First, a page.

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Lesson 19 Controlling Voice by Light

Introduction

Previously we have learnt how to use a photoresistor. In this lesson, let’s get further - control a buzzer to beep in different frequencies by the photoresistor.

Components

_images/image171.png _images/image201.png

Experiment Principle

When you shine some light on the photoresistor, if the incident light gets stronger, the resistance of the photoresistor will decrease; if the incident light becomes weaker, the resistance will increase. We can apply this principle to change the voltage distribution in the circuit.

In this experiment, the output of the photoresistor is sent to pin A0 on the SunFounder Uno board and then processed by the ADC on the board to output a digital signal. We use this digital signal as the parameter of the delay() function in the sketch to make the buzzer beep.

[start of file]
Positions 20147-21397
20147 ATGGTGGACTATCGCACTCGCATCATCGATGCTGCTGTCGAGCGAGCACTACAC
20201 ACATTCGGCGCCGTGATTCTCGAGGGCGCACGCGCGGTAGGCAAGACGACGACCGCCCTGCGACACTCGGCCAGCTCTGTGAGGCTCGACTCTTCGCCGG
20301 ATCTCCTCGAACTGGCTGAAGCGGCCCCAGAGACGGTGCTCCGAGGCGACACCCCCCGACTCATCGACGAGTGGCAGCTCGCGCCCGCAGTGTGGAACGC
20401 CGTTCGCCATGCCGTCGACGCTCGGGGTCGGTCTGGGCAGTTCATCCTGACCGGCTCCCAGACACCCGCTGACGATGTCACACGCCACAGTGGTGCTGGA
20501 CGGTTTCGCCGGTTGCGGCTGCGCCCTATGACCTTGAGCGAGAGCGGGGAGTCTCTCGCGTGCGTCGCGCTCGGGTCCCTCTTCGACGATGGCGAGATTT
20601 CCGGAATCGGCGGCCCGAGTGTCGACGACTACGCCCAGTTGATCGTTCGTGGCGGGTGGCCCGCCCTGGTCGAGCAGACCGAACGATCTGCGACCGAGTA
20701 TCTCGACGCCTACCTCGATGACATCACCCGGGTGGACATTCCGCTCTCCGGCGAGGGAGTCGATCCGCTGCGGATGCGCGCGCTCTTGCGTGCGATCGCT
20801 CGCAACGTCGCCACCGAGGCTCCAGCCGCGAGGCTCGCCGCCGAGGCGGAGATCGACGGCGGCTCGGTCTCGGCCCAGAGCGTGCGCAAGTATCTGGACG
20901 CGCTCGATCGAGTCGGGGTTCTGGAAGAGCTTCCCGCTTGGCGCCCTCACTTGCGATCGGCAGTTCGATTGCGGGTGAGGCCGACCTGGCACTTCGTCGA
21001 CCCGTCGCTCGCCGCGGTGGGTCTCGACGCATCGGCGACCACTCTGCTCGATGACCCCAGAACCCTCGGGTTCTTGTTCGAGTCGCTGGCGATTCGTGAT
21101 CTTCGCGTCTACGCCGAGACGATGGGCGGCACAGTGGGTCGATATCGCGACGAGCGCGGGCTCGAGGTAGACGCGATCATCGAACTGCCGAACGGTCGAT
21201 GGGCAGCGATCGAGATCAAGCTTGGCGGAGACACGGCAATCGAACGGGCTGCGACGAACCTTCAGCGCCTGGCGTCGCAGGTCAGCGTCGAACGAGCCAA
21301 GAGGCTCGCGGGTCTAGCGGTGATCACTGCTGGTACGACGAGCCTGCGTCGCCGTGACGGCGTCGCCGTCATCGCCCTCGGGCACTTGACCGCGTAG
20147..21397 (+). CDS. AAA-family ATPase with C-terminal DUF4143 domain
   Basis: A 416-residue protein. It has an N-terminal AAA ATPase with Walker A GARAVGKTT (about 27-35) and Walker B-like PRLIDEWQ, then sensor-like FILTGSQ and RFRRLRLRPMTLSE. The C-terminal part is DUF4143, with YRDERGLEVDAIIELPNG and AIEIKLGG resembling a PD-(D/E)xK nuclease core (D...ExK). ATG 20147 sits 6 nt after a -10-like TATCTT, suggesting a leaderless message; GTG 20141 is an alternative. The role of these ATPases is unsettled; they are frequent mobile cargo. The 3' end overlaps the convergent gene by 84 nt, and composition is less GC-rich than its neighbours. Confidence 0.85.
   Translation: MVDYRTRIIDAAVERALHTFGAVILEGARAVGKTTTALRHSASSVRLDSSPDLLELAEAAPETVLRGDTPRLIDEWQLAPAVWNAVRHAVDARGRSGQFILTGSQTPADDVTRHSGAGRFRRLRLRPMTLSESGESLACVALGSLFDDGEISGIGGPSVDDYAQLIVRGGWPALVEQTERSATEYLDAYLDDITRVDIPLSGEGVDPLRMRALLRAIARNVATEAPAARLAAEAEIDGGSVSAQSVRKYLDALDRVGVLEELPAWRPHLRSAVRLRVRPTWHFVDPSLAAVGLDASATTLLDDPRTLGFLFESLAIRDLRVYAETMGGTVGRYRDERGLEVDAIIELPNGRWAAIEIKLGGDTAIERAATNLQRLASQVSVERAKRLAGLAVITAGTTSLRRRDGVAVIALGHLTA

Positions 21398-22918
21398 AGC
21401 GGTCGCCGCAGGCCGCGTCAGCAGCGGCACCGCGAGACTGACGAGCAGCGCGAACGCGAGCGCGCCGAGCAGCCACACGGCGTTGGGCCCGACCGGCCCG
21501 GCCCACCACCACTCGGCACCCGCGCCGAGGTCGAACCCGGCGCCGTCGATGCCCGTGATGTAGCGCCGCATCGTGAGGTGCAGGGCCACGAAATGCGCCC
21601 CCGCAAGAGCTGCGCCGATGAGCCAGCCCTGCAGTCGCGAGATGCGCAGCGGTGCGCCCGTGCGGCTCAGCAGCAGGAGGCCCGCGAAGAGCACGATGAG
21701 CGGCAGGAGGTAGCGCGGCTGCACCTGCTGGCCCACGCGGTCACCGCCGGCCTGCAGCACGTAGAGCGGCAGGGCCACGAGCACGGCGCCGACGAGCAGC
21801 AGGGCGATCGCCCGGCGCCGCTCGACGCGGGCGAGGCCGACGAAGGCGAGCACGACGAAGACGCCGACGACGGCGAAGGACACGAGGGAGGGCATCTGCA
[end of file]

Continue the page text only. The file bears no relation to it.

When the incident light is strong, the output value gets greater, thus the buzzer will beep slowly; when incident light is weak, the output value is smaller, thus the buzzer will beep sharply.

The schematic diagram:

_images/image158.png

Experiment Procedures

Step 1: Build the circuit

Step 2: Open the code file.

Step 3: Select the Board and Port.

Step 4: Upload the sketch to the board.

_images/image2271.png

Now, if you place the photoresistor in a dark environment, the buzzer will beep sharply; if you shine a flashlight on the photoresistor, the buzzer beeping will slow down.

_images/image160.jpeg

Code

Code Analysis 19-1 Set the array elements

void loop()

{

    sensorValue = analogRead(photocellPin); //read the value of A0

    digitalWrite(buzzerPin, HIGH);

    delay(sensorValue); //wait for a while,and the delay time depend on the sensorValue

    digitalWrite(buzzerPin, LOW);

    delay(sensorValue);

}

The value of the photoresistor is read, and when the incident light is strong, the output value becomes large. Then set the buzzer to high level to make it beep, delay the sensorvalue ms, then turn off the buzzer and also delay the sensorvalue ms. So you can see that if you put the photoresistor in a dark environment, the buzzer will make a sharp humming sound; if you illuminate the flashlight on the photoresistor, the buzzer will beep.